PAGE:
Making a movie, even a five-minute one, isn't about just pointing a camera and shooting. It takes technique, battling Mother Nature, and finding the right people to put it all together and fund it.
"So many things can go wrong, but so many things go right, too," said Brenton Adcock, 16, of Fishers.
[Photo: David Armstrong answers a question during the Covenant Productions® Filmmakers Camp at AU.]
Classes at Anderson University included screenwriting, camera operation, editing, lighting, sound recording and mixing, distribution, and more.
Covenant Productions®' Don Boggs said second-year students shot and edited their own film while first-year participants edited The Hunt — shot by AU students — with guidance from graduate and filmmaker Chris Witt.
Also offering students lessons from first-hand experience was producer David Kirkpatrick, who once served as production chief at Walt Disney Pictures and Touchstone Pictures.
Some of the students came in with a little experience while others "have never done it before," Boggs said.
Adcock wants "to focus on one thing and get really good at it" and then find other people who are good at their jobs to help him make a great product. Right now, his focus is editing.
In his second year at filmmakers camp, Adcock wanted to see what else AU had to offer.
He has an interest in horror, but isn't aiming for the gore of some modern day films. He said he's thinking more along the lines of "Goosebumps," but less cheesy.
"I want to make movies that will wow people," Adcock said.
"I think we're all going for that reaction," 17-year-old Katy Hagerman of Lapel added. "That wow response."
Hagerman said there are some great story ideas out there that are poorly executed.
Jeffery Shawn Rhoads II, 18, of Indianapolis, said he'd like to see "less trash" in films. The three aspiring filmmakers then delved into profanity as an example, stating it doesn't always need to be used to get a point across.
[Photo: Hollywood Producer David Paul Kirkpatrick talks to students during the Covenant Productions® Filmmakers Camp at AU.]
As intermediate students to the camp, they've been working on a film together tentatively titled Steve the Undead Teenager.
The students were assigned the theme of redemption, a tree as a prop, and a high school character to run with. What developed was a short about a high school student who is turned into a zombie and, as a result, becomes popular — since zombies are pop culture icons — and abandons his friends.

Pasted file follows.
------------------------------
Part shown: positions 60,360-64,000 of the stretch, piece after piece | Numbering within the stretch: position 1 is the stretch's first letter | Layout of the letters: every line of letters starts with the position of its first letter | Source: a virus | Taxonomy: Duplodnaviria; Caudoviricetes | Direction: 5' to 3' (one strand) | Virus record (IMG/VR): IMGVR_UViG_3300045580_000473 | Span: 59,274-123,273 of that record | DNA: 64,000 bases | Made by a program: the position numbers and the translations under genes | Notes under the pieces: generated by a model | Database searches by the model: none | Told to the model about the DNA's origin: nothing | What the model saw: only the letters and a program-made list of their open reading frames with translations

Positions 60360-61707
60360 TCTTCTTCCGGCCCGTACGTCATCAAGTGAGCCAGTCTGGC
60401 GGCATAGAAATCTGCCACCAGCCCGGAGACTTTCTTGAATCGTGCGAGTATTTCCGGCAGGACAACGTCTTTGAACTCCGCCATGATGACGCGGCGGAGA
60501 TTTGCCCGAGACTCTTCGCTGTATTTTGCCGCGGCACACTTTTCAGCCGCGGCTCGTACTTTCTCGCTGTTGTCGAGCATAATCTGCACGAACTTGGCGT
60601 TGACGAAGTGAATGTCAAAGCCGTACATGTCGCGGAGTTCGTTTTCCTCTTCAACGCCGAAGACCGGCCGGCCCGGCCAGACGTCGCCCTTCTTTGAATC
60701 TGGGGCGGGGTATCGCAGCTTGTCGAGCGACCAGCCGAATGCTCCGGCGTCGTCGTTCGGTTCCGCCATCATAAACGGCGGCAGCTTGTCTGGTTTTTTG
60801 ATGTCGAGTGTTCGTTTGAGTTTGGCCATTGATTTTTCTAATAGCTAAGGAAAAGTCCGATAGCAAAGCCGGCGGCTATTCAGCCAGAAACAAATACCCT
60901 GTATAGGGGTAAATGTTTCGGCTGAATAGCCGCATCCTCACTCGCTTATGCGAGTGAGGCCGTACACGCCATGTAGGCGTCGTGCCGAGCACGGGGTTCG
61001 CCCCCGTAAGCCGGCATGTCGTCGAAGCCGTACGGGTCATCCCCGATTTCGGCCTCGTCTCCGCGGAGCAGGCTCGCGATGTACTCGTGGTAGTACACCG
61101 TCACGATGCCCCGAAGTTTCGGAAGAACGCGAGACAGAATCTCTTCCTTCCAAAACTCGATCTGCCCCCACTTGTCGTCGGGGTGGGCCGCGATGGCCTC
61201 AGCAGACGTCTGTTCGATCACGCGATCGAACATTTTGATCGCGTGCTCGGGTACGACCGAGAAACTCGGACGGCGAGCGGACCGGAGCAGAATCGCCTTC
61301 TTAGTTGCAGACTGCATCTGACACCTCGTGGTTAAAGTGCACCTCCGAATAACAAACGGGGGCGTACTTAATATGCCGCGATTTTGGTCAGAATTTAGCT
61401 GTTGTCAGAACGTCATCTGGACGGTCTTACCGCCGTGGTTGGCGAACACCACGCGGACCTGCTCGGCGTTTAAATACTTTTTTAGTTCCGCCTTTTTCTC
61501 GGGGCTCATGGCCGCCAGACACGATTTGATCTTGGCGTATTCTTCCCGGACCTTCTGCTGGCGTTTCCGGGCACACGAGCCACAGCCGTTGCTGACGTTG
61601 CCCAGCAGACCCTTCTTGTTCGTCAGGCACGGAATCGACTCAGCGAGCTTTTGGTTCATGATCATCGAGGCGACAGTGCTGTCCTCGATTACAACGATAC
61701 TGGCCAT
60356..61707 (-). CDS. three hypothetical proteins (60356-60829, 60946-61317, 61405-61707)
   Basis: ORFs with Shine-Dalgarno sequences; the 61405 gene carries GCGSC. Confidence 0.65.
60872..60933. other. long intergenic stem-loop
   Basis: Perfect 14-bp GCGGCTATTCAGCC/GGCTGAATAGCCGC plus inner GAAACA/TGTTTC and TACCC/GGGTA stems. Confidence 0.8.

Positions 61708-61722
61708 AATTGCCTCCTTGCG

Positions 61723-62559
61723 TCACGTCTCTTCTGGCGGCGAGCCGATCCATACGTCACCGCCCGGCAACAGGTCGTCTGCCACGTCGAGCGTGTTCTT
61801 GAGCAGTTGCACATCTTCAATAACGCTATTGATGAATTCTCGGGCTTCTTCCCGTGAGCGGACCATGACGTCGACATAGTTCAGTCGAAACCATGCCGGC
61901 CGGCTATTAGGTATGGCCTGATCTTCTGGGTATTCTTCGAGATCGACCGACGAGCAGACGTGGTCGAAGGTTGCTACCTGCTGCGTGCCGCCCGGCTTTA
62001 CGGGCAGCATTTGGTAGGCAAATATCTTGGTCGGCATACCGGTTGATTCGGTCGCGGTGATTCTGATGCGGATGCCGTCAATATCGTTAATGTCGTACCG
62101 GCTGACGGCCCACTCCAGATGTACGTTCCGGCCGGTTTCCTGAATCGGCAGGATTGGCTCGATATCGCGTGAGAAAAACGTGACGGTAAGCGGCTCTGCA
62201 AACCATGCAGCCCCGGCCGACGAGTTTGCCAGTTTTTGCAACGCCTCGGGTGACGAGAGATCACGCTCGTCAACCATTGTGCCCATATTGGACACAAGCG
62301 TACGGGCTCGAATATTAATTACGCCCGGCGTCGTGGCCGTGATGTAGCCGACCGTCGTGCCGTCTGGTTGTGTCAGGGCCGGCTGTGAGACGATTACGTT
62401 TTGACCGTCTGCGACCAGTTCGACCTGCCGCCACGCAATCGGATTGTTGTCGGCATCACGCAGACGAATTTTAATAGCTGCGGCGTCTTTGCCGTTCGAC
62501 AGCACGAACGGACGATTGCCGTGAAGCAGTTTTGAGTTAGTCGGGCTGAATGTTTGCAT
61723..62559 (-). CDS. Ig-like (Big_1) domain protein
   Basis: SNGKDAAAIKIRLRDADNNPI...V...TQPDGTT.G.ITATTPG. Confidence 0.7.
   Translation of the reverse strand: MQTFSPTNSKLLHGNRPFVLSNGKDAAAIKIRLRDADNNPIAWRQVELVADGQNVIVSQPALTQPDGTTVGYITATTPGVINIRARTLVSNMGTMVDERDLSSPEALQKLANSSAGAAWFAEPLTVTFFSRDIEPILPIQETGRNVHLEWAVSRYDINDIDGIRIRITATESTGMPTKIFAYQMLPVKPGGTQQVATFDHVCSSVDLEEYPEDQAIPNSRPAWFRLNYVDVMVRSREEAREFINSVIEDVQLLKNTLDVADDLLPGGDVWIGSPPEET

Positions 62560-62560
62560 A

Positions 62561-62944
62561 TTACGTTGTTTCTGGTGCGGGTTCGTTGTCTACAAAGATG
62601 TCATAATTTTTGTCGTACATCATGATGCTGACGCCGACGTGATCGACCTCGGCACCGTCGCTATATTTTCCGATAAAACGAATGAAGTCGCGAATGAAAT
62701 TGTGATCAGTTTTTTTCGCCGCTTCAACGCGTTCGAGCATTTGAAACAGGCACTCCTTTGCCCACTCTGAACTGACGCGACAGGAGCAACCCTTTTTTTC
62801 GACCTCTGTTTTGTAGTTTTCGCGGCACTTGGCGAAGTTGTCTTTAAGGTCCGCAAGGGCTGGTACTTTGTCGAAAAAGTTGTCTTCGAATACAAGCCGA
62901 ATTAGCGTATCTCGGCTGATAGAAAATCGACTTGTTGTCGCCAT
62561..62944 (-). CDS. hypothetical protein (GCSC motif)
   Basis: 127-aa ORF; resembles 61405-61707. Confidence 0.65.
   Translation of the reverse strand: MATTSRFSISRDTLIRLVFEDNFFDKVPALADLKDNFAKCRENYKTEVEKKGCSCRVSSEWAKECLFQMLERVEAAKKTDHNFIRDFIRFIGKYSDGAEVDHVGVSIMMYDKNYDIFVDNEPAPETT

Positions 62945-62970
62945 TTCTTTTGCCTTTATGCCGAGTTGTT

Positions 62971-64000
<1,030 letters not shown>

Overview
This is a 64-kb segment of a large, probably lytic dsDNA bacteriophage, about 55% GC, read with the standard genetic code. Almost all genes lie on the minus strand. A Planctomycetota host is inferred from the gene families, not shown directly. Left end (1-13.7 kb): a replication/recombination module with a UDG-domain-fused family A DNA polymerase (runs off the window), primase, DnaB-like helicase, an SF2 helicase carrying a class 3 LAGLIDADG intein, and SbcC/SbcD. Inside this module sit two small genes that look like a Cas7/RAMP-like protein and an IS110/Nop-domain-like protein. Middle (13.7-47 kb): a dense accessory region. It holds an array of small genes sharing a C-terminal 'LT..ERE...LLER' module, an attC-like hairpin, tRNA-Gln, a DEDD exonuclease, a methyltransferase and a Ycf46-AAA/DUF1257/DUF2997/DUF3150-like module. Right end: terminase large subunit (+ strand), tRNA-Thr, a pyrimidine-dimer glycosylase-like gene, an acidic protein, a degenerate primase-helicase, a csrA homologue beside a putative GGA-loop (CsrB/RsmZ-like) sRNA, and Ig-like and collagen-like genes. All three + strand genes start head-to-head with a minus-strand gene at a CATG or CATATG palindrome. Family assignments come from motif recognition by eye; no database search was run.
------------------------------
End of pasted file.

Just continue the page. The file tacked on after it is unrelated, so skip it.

They received hands-on experience and learned how to work as a production team.
"That's why this camp is so awesome," Rhoads said.
And it not only helped them gain experience, but make some big decisions.
Hagerman came back for a second year to "build on" all the lessons she'd learned the previous year, but still a high school student, she also wanted to see if filmmaking is in her future.
"I wanted to test the waters, see if it's the right thing," said first-year student Courtney Stone, 19, of Michigan.
She has plans to start with photography and then move on to filmmaking, "one step at a time." And while she'd like to make an action movie one day, she'd like to make one "with a deeper meaning" and relatable character.
"I wanted to come where (other students) had the same aspirations," said Von Storm, 16, of Indianapolis.
He said he'd learned about editing, how to properly write a screenplay and "how to tell better stories."
Movies are telling of today's society, he added, and the attention spans of many are shrinking.
So he's aiming to make compelling drama and thrillers, mentioning AMC, with shows like The Walking Dead, as a source of great storytelling.
His favorite part of camp, he said, was listening to the lectures and learning from those with filmmaker knowledge. And meeting a producer like Kirkpatrick left him "speechless."
Last year, Rhoads got an autograph from director Cory Edwards and became a "nerd and framed it in my room."
He's all for rooting for the underdogs, like teenagers who weren't ever really thought of as heroes until the "Power Rangers."
Or teens who have big movie ideas they'd like to see become reality.
— Dani Palmer is a reporter for The Herald Bulletin. Reposted with permission. Photos: Don Knight/The Herald Bulletin.
Anderson University is a private Christian university of about 2,600 undergraduate and graduate students in central Indiana. Anderson University continues to be recognized as one of America's top colleges by U.S. News and World Report, The Princeton Review, and Forbes. Established in 1917 by the Church of God, Anderson University offers more than 65 undergraduate majors and graduate programs in business, music, nursing, and theology.